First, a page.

driver? None of them asked such a question, because another member of
the audience jumped in to clarify that "ticket" means "fine or
penalty" in this case. Well, once upon a time, I'd catch those
pitfalls myself... boy, have I forgotten so soon the evening Neil said
"I'll go hit the sack now" and I understood he was going to exercise
in his room by knocking around a punchbag? So he went in his bedroom,
closed the door, and slept, exactly as he had said, and I was
impressed how quietly he exercised.

Back to feeling old, Christine mentioned Ong Tai, the old grandpa. He
is actually a private math tutor for 18-year-olds, so his brain is
totally there. His English is not very good, but his French is
excellent. Well, mine isn't. It used to be good a long time ago, after
8 years of French classes in school (well, I skipped quite a few to
play volleyball, but I still learned a decent bit). Ong Tai has not
used his French much since before I was born, yet he is totally
fluent. See? My brain is older than Ong Tai's!

Anyway, I don't feel old in a bad way. 34 is young, I know. Still
plenty to do, lots to see. But after a relative routine (but most
pleasant) life in the US since 1989, travelling gives me a chance to
take a step back and see the big picture: some things you learn and
they stay with you, some you forget, and technology moves on without
waiting for you. That's all. It's realizations like this that our year
abroad is for, so we are definitely on the right track it seems!

Back to my work. Class is really exhausting, and the worst has yet to
come. So far, it's been mostly a matter of preparing assignments and
lectures. This week, I started answering questions as students worked
on their first assignment. Soon, they'll be working on their second
(and have questions), while I prepare the third, grade the first, and
with lectures still going on. Oh boy! They are such a good class
though, it's a pleasure putting in all the effort.

Durian-time! Durian is a very, very, stinky fruit. But it's known as a
local delicacy! Well, Christine won't touch it, but I gave it a shot
in ice cream form. Delicious indeed! Though my wife refused to come
anywhere near me until after I brushed my teeth and rinsed with
mouthwash. But there is a catch, you see. Ice cream is best because
the stench doesn't interfere with the taste. But Durian eventually
melts in your stomach. And its fumes rise. And if you burp, God help
you. You can take me out to Durian, but you can't take Durian out of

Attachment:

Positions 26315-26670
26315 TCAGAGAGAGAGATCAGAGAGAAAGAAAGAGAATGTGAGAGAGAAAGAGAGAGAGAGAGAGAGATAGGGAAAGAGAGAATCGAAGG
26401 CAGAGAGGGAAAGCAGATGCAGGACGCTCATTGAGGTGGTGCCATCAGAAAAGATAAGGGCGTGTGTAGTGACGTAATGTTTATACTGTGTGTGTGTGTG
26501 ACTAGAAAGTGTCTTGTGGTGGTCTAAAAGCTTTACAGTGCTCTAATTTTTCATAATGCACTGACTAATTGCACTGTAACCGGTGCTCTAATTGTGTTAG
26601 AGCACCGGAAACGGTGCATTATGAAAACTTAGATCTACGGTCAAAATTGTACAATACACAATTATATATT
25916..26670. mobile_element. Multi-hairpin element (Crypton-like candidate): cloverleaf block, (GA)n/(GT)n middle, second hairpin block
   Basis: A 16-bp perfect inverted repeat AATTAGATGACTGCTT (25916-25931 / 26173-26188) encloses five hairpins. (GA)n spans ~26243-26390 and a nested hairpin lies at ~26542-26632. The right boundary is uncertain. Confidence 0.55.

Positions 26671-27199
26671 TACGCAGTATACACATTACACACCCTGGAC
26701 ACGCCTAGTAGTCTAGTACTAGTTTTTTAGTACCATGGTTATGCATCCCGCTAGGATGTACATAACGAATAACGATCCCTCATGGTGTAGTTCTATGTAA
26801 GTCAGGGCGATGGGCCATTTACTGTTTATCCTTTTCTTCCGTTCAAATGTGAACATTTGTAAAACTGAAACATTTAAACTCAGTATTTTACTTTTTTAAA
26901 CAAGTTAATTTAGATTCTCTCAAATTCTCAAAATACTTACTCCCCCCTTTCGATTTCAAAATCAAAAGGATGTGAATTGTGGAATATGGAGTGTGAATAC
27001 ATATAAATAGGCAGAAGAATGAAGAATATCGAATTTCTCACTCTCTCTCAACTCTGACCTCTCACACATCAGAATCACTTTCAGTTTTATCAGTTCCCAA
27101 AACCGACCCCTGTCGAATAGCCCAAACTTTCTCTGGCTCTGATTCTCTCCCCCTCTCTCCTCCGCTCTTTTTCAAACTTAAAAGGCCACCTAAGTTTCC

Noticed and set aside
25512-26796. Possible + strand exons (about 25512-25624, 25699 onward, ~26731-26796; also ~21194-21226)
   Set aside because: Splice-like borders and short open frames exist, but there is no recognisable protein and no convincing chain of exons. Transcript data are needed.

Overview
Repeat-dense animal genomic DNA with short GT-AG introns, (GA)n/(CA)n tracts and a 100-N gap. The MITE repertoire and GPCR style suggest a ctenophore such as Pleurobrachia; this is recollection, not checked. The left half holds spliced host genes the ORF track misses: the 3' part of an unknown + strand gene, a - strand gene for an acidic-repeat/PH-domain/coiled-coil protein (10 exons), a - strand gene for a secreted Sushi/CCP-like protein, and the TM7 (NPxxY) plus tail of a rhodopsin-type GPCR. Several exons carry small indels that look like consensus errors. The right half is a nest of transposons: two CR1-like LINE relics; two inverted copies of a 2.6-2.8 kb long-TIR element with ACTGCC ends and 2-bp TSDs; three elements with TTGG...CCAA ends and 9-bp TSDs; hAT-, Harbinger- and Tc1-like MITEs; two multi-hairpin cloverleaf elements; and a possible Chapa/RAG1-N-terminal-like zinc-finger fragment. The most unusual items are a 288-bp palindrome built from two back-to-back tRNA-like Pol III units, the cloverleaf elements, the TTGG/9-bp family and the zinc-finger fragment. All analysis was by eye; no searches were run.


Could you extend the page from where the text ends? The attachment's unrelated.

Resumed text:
me. And so, while Durian is a favorite ice cream taste for me, I must
say I live to regret it the following few hours (unless I stuff down
some solid food afterwards).

It's late now, so I'll go join my trophy wife in bed. I'll ask the
mahout to prepare our elephant Dumbo for a visit to our coffee
plantation tomorrow. Though Christine would rather spend her time with
the other International Ladies having cookies and tea at the British
Embassy. God Bless the Queen!

Posted by Toli at 01:41 PM | Comments (2)

Coming up for air...

Just a quick note to let you all know that we're alive and doing just fine. This past week has been monstrously busy with Toli's work. Today is his fourth lecture, which puts him a third of the way through already! It's a special lecture today, as tomorrow is the GRE exam, and Toli doesn't want to overload the students. He'll be discussing how to build a company in America, and I'll even be contributing to the class with a little talk of my own on life in Texas. Toli also wants me to add that communication with his class has been steadily improving - he's slowed down the pace of his lectures quite a lot since the first one, and the level of comprehension is at about 75-80% for most of the students, which is about the same as mine was when I was taking classes in Germany.

Anyway, to keep you laughing, here are some little tidbits from our second week here:

*We had breakfast the other day with Ong Tai, the uncle of the bride who chatted up Toli at the wedding. It was so cute - he picked us up on his motorbike to take us to a little cafe near the opera house. Then after he took Toli home following breakfast, he basically kidnapped me for the morning and showed me all around town, finally stopping at his house for tea. He's so grandfatherly, I'm just crazy about him.

*I joined the Hanoi International Women's Club for their monthly newcomer's "coffee" which was held at the wife of the Brunei ambassador's place. Pretty impressive stuff, considering that the "coffee" was really a full brunch spread and there were about 40 or so women from about as many different countries. I was the youngest one there, and the only ethnically Vietnamese one as well. And while at first, it seemed so surreally exotic and amazing compared to my monthly evenings with the neighborhood women in "Big Country", I soon came to see how women all over the world seem to love to get together to chat about their husbands, their kids, their careers, and other such aspects of their lives.